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Laura Sgroi - Contemporary Canadian Composer

Updated on August 4, 2017
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Karl has been a freelance writer for over 10 years. He's passionate about music, art, and writing!

Laura Sgroi
Laura Sgroi

Laura Sgroi (Silberberg) took some time to chat with me about her work, inspirations and passions as a composer. We started by discussing the early roots of her passion for music. Her parents bought her a toy piano at the age of three. She was able to play by ear any music she heard and she soon after began making up melodies and songs of her own. Her parents enrolled her in music classes and her teachers discovered that she had perfect pitch. She continues, “I went to Yamaha Music School. They encouraged learning by ear so I did a lot of composing and improvising on the piano and the Electone1. The Electone introduced me to the idea of composing for different instruments other than the piano.”

Laura always attended schools with strong arts programs including Claude Watson School for the Arts and Earl Haig Secondary School. She was a competitive dancer as a child and also did some acting. She also was part of an advanced program for young musicians at the Royal Conservatory of music. Laura says, “I am happy to now teach the composition class at the Taylor Academy of the Royal Conservatory of Music. It’s fantastic because when I was a part of the program there were no group composition classes offered.” After high school, Laura spent ten years at the University of Toronto taking her B.Mus, M.Mus and D.M.A in music composition and graduated three years ago.

Electronic music is one of Laura’s passions. She explains, “I was a competitive dancer, and growing up in the late 90’s and early 2000’s, Euro dance music was very popular. It is what the dance studio would play during our warm up and the music they would use for choreography. I always enjoyed it! Playing the Electone was my first experience composing electronic music. The instrument allowed me to program my own sounds and beats.”

Laura’s interest in DJ-ing started while she was at university. She says, “I was able to collaborate with Gabriel Prokofiev2 when he hosted on one of his Nonclassical nights in Toronto at the Canadian Music Centre. I had the opportunity to DJ with him and to improvise on the piano while he DJ-ed. I essentially taught myself to DJ for the gig as I couldn’t pass up the opportunity. It’s a great tool to have as a composer. I’m able to showcase my music when I don’t have access to an orchestra or live performers.”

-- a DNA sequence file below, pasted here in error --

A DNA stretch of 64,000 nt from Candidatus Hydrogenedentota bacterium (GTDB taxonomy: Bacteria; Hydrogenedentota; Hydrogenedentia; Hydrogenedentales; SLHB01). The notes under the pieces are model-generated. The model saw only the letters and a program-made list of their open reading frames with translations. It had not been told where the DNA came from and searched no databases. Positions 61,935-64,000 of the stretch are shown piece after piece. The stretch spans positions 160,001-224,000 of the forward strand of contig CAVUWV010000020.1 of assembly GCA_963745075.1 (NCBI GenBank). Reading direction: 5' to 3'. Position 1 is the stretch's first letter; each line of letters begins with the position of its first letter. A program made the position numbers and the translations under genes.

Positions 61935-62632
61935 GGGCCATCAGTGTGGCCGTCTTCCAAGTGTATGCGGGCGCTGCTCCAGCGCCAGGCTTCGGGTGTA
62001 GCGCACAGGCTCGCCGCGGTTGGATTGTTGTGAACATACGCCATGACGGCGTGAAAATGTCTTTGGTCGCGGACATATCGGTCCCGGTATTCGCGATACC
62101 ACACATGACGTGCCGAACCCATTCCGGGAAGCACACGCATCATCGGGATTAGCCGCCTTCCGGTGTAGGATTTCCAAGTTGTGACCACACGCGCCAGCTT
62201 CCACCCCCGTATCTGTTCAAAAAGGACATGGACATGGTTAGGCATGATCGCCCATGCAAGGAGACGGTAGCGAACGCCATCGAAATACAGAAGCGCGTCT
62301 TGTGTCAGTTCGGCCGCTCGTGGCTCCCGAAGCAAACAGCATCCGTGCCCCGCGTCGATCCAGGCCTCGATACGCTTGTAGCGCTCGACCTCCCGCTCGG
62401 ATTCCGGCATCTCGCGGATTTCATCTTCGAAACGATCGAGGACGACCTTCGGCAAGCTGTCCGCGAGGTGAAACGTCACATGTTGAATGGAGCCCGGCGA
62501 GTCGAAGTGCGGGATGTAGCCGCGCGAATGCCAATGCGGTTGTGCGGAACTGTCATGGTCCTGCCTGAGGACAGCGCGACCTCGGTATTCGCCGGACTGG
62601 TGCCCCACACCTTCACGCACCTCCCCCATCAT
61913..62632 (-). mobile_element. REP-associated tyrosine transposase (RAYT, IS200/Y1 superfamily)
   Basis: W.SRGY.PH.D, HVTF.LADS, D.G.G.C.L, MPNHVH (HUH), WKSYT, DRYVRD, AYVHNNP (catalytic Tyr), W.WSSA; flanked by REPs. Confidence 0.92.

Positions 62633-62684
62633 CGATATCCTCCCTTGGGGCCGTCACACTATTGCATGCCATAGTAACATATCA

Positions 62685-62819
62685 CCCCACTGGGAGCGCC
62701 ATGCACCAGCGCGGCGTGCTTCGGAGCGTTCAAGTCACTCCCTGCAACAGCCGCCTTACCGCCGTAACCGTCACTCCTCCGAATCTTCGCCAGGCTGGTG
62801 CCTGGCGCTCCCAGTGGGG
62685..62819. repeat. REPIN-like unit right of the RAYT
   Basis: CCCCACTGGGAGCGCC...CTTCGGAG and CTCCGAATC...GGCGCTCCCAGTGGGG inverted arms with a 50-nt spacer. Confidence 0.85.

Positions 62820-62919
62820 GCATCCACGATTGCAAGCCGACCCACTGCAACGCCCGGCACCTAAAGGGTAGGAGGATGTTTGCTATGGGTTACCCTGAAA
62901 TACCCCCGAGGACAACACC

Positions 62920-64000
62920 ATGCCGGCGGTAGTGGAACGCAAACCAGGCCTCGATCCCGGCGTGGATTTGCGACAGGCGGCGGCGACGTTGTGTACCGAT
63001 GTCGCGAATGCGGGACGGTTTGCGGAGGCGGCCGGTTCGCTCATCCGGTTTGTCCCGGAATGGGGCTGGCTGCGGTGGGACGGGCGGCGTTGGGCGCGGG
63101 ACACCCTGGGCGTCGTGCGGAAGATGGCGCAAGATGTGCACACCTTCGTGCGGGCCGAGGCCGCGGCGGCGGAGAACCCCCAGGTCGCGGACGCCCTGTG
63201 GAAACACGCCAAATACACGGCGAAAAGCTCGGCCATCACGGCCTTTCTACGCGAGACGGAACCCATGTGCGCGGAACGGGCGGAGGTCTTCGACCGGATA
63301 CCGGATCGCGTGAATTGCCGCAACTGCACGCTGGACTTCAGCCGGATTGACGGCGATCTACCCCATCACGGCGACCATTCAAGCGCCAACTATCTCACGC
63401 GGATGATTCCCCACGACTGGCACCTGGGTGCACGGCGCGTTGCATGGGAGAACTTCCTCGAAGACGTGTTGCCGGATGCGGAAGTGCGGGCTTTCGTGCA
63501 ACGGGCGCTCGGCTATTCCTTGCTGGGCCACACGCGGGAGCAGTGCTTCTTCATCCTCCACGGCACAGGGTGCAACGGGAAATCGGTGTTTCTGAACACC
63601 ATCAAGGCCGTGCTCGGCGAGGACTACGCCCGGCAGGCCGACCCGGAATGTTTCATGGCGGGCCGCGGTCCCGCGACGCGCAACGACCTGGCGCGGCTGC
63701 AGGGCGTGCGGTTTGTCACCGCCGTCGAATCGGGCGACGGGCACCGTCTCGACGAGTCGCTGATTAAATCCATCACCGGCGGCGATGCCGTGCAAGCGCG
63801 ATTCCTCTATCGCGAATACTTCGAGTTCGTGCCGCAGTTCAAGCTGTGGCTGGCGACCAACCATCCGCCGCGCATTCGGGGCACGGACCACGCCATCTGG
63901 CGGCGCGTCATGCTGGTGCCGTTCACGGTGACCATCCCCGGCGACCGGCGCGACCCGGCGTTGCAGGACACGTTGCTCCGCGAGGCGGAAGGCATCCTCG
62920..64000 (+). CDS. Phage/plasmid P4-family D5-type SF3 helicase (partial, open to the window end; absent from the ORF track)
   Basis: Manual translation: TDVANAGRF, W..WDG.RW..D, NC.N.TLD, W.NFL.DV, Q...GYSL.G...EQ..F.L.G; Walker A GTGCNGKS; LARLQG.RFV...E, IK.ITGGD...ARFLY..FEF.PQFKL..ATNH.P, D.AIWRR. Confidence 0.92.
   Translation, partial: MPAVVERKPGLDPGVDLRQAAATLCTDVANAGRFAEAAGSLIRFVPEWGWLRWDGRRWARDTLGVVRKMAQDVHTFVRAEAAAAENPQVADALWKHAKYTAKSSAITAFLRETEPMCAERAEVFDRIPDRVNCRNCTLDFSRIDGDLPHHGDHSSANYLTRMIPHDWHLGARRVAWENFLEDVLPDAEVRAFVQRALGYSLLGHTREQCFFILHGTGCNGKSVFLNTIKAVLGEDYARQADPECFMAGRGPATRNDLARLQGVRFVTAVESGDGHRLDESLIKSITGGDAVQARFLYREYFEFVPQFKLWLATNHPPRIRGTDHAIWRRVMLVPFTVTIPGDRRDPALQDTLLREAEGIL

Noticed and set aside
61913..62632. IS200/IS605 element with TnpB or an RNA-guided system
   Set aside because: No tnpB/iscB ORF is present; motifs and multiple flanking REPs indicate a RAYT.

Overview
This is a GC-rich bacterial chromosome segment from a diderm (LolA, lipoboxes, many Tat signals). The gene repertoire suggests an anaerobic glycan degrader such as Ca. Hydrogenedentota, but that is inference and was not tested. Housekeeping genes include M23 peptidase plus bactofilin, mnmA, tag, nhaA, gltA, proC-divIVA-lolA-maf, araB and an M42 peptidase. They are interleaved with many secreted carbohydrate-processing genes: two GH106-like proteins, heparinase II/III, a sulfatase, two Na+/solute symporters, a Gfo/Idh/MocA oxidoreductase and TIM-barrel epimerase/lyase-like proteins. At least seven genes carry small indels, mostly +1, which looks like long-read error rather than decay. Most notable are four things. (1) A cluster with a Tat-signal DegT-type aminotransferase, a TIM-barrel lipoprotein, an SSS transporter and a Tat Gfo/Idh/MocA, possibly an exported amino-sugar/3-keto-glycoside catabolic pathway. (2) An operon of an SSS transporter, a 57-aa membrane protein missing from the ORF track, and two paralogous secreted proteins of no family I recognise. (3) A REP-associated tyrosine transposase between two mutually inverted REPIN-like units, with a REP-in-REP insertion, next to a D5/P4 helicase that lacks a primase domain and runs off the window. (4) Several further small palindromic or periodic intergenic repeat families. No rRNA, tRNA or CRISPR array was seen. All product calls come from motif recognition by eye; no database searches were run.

She takes an intuitive approach to her composition. Laura says, “I think it stems from starting to improvise at a young age. I’ll often start a piece without knowing what it’s going to be. I’ll write through from the beginning to the end and then go back and make connections. I find that’s how I create my best music. I believe that music should be self-explanatory and any verbal explanation of the compositional process should be an afterthought.”

Creating music that’s accessible to a wide variety of audiences is important for Laura. She elaborates, “Bringing contemporary classical music to the younger generations is very important for me. I take current trends in mainstream music and combine them with contemporary classical music. In my music, I’ll draw on electronic and popular genres and I’ll apply them to the structure and continuity of traditional art music.”

In Laura’s view, Canada has a large number of talented young composers of contemporary classical music. However, she adds, “I wish the music could reach a more diverse audience. In order to do that, we really need to connect with the here and now, especially with the younger generation.”

The role of technology in spreading music is something else that she emphasizes. Laura says, “Technology has allowed for all kinds of music to be accessible to the world. As composers and musicians we can be inspired by and borrow from all types of music.”

In the future, Laura wants to collaborate with a wide variety of different artists. She explains, “I did a collaboration recently with DJ Skratch Bastid and the Afiara Quartet. I’d love to do more collaborations like that so that my music can reach different audiences. I just recently finished a string quartet that’s very much inspired by dance music and rhythms. I’m thinking about what I can do to bring it to the next level. I’m always thinking about how I can make what I do just a little bit more interesting.”

Music is something for which she doesn’t have to seek inspiration. Laura says, “I can’t escape music, it’s always in my head. I’ll be at the gym for example and I’ll think of a tune, so I’ll quickly and secretly hum it into my Iphone voice note recorder. My brain just creates rhythm and music out of everything. Even hearing the noises my dryer makes will become a beat in my head. Music has always been such a part of who I am and what I do.”

She continues, “I have very diverse musical interests. For example, I love music from the Middle Ages but I also love minimalism. I feel that the two of them connect in some way. I’m always listening to new music and always being inspired by what I hear.”

1. The Electone is an electronic organ that was made by the Yamaha company.

2. Gabriel Prokofiev is the grandson of Sergei Prokofiev and a DJ and electronic music composer and producer.

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